Unilever expands program connecting brands with startups

FMCG giant's Foundry program seeks to support technology entrepreneurs through marketing mentorship initiatives as well as pilot programs that bring brands and digital entrepreneurs together

Unilever is expanding efforts to connect its brands with startups by launching its Foundry partnership program into a third country this month.

The Unilever Foundry is a global initiative aimed at supporting technology entrepreneurs through pilot projects, mentorship and partnerships with the FMCG giant’s marketing teams and investment arm.

First announced in the UK in May 2014, the program has already expanded into the Philippines and will be unveiled in Singapore in on 15 January. To date, Unilever claims to have launched or committed to launching 50 pilots with startups worldwide.

While there are no immediate plans to bring the program to Australia, its rapid expansion signals Unilever’s growing awareness of the importance of startups in driving digital change and marketing opportunities. In addition, projects being launched and managed out of Singapore have a regional and global relevance and will not be restricted to Singaporean companies but open to startups globally.

According to Unilever senior vice-president of global marketing, Marc Mathieu, the Foundry provides a platform to harness, nurture and evolve innovative ideas from across the startup community.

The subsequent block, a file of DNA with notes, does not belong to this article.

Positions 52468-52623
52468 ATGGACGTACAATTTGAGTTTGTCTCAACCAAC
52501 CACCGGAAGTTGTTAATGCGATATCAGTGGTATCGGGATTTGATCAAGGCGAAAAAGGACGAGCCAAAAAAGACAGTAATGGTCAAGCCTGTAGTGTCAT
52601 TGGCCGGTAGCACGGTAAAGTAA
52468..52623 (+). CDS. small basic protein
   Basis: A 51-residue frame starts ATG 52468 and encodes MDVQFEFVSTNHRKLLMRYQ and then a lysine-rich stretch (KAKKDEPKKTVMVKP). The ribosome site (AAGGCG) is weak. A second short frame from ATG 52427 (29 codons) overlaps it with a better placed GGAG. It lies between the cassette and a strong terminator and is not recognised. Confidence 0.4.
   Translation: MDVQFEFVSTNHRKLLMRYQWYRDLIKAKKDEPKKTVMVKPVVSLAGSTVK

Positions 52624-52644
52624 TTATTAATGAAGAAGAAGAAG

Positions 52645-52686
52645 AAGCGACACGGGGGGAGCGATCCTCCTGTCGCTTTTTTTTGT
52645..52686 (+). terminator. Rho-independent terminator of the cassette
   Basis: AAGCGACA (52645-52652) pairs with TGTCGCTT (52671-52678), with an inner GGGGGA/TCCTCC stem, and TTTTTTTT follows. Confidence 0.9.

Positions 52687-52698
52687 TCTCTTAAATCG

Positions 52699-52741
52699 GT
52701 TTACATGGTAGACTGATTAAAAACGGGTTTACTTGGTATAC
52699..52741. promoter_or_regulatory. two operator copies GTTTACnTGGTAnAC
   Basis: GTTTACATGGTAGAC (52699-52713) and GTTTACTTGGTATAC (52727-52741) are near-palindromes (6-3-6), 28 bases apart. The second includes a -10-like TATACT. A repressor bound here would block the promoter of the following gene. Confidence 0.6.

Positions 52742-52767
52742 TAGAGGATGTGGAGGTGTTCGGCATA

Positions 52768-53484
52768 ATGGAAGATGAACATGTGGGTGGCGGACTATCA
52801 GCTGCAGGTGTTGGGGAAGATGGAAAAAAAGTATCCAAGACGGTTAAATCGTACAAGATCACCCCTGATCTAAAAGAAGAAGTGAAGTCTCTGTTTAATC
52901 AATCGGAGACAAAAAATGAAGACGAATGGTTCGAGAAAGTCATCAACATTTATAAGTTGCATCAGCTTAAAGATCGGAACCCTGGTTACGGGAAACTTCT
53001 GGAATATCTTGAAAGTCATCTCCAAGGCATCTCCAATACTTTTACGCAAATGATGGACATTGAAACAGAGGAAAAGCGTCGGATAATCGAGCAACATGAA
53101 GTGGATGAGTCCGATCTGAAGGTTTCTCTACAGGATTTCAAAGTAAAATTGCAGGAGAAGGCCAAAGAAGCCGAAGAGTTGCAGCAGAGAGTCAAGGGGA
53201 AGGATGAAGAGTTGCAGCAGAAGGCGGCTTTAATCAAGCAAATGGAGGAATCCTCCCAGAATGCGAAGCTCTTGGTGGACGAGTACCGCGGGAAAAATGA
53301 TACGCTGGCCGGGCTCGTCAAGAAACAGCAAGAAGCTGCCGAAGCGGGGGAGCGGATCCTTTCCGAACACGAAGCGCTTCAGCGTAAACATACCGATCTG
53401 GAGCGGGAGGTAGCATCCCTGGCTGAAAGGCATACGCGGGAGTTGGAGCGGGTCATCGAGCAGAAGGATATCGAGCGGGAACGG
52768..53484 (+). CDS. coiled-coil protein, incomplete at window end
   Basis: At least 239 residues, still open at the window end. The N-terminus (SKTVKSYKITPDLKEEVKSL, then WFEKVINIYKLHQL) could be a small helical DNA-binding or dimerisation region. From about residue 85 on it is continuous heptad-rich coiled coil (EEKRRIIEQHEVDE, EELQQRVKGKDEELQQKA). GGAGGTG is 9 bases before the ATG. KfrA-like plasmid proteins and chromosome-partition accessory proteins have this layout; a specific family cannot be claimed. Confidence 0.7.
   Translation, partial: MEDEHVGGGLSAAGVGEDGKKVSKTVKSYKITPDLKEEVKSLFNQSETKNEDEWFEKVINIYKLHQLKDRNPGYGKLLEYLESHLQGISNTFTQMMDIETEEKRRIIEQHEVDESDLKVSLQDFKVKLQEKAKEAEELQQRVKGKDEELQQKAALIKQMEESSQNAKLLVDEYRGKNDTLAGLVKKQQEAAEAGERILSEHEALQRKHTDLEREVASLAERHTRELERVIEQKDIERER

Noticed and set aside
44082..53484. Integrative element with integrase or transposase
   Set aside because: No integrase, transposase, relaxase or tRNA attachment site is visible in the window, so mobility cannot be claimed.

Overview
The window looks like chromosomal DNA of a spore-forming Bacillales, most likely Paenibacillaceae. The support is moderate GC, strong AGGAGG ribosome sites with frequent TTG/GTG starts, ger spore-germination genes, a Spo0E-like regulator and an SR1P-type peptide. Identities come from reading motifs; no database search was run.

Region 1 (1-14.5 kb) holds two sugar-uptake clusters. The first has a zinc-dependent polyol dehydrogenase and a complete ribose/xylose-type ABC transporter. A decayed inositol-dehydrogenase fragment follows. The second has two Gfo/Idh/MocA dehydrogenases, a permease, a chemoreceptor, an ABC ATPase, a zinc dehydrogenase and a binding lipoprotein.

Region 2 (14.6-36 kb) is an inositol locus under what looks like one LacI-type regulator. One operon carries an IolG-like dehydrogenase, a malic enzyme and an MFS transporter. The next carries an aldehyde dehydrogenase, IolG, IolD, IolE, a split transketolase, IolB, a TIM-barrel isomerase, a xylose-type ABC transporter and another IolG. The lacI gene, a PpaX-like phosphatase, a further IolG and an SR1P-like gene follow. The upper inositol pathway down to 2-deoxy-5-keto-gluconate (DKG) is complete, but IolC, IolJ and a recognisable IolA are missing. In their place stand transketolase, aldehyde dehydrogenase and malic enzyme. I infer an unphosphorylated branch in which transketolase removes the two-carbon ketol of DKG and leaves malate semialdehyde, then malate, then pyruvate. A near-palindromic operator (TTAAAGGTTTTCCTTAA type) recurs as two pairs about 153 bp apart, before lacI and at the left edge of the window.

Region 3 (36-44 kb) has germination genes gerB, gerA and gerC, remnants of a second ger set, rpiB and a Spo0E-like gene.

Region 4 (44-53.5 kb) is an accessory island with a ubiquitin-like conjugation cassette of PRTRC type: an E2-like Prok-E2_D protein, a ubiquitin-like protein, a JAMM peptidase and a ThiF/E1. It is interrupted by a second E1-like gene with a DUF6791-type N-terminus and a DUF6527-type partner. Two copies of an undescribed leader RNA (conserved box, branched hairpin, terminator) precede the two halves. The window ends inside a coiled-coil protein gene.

“It has simplified the way that small startups and entrepreneurs engage with a company of our size, offering an exciting opportunity for the best and brightest to pilot their technology with us,” he said.

There are three aspects to the program. The first sees Unilever mentoring startups and entrepreneurs over a period of three months around brand vision, product roadmap development and marketing strategy.

The second component is a projects initiative, where brands and teams under the Unilever umbrella will create specific briefs for partnerships that technology and digital solutions providers can pitch for. Successful pilot partners then have an improved chance of receiving investment from Unilever’s venture capital arm, Unilever Ventures, the company said.

Examples of pilots undertaken by Unilever with startups to date include a partnership between Magnum and NewAer to pioneer iBeacon technology in ice cream cabinets, and one between Knorr and Digital Genius to provide smartphone users with dinner recipes and content.

Unilever is one of an increasing number of big brands worldwide trying to tap into the creativity and innovative thinking inherent to the startup community.

Another high-profile example is the Mobile Futures program created by snacking brand, Mondelez International, which launched in Australia in 2014 after success in the US and Brazil. The program has the combined aim of driving new investment into mobile marketing initiatives, as well as helping the company’s brand teams embrace a more entrepreneurial mindset.

The Australian leg saw five brands - Cadbury’s Daily Milk and Favourites, Philadelphia cream cheese, belVita breakfast biscuits and Marvellous Creations - partner with local mobile startups to create new mobile marketing opportunities.

Read more:Mondelez reveals results of mobile marketing program with tech startups
Mondelez Mobile Futures Program: Brand pilots and lessons learnt
BelVita Australian brand leader: Marketers need an entrepreneurial mindset

NRMA’s 12-week Jumpstart program is also aimed at partnering with startups and provides successful applicants with $30,000 and a workspace to bring new services to NRMA members.

Briefs provided under the global Unilever Foundry program are:

  1. Greener laundry washing: Providing digital solutions that help optimise washing processes;